Watching a lot of HBO’s Deadwood this summer has made me want to grow a moustache and ride a horse, or at the very least to learn how to speak like a 19th century man of adventure. I’m working on the latter by studying this great 19th century vocabulary guide:
Smelt the rat; knew something bad was happening. When his grandfather heard the commotion from people hearing news of the war’s beginning—“My grandsire sighed, he ‘smelt the rat.'” P.7
Graveled; perplexed. “And now I was completely graveled; my parents were too far off to obtain their consent…”. P.8
Set; sit. Same as used by modern Southerners. P.8
Grandma’am; grandmother P.9
Affront; a verb which means “insult”. “…should they affront me grossly…” P.9
Hallo; hello. An expression of mock surprise, as the English use it today. “Hallo, where are you going?” P.11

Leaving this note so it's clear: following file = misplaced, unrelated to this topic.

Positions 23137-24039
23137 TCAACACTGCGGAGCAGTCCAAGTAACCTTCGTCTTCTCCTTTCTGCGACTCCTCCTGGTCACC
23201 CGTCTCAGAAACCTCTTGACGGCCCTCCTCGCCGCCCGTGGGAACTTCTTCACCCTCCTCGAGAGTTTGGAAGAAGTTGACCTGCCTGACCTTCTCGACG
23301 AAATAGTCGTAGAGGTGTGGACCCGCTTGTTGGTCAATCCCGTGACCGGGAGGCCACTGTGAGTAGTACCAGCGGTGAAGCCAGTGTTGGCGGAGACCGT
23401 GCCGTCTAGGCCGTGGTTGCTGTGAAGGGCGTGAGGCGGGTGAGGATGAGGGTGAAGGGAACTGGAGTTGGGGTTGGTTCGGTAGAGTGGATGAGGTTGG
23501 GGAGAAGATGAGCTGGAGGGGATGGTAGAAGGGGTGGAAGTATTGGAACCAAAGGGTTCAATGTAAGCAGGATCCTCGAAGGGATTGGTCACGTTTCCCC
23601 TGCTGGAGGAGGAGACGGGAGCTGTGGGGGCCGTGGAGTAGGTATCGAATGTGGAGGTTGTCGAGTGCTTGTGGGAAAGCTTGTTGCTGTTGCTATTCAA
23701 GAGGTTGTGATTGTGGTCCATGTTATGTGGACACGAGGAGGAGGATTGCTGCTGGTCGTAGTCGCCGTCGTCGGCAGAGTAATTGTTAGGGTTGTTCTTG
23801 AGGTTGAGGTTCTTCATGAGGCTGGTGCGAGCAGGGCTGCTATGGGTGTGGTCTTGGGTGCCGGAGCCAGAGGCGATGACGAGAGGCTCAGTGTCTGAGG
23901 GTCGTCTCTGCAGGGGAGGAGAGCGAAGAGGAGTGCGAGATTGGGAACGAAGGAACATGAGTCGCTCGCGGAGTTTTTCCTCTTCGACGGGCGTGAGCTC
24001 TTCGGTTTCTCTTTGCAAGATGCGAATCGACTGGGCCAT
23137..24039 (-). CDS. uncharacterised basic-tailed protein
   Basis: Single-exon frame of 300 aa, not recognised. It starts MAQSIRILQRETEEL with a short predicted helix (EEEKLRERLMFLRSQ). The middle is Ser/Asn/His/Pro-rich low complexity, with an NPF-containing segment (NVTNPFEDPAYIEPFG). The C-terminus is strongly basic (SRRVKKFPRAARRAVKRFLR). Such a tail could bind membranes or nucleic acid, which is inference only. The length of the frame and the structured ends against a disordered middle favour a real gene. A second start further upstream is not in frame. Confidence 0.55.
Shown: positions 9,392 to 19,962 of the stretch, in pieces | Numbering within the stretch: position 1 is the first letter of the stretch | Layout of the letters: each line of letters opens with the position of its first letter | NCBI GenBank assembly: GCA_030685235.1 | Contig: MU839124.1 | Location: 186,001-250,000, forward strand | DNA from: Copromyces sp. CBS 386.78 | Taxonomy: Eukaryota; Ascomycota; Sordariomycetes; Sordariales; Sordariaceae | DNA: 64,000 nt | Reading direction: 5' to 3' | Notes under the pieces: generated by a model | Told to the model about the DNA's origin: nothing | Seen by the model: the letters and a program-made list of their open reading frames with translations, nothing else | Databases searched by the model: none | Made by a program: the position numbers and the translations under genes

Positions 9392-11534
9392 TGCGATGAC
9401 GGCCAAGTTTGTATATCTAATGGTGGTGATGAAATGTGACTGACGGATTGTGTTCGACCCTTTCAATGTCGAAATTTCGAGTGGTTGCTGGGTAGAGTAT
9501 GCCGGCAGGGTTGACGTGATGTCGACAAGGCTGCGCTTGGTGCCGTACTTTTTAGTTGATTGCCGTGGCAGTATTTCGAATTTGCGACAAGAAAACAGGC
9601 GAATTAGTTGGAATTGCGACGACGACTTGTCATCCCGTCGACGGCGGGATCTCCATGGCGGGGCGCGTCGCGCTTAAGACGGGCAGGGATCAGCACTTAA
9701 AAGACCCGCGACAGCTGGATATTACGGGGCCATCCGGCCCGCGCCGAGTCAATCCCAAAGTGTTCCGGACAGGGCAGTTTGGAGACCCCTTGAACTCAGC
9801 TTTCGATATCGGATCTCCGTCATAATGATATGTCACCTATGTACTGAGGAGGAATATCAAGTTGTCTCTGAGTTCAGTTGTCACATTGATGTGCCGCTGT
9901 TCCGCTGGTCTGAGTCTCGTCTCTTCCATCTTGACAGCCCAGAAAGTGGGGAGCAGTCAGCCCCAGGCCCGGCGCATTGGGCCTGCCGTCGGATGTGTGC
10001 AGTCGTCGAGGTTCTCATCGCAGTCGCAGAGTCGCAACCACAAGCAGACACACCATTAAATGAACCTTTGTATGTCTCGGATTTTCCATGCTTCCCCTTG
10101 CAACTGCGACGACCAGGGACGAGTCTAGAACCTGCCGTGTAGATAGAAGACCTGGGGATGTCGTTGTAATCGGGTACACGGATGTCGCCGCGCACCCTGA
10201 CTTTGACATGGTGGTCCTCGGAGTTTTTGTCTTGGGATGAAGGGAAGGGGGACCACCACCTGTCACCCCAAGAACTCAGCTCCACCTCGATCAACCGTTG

Hammer and Tongs; having a serious intent, angry, acting energetically. “The old gentleman came at me, hammer and tongs, with his six-feet cart whip.” P.12
Check out the rest of this great guide, and be sure to try some of these great phrases out in modern conversation. I’m going to start using “smelt the rat” in my lessons when people play badly.
Deadwood, South Dakota is a really interesting town with a very colorful history. I am from South Dakota, but I come from the populous but less colorful eastern side of the state. Every summer I try to make it out to the Black Hills of South Dakota and visit Deadwood and other attractions. Wild Bill Hickok and Calamity Jane spent time in Deadwood, as did many other colorful 19th century characters. You can hike up the hill in the center of the above photo to the old Deadwood graveyard where Calamity Jane is buried.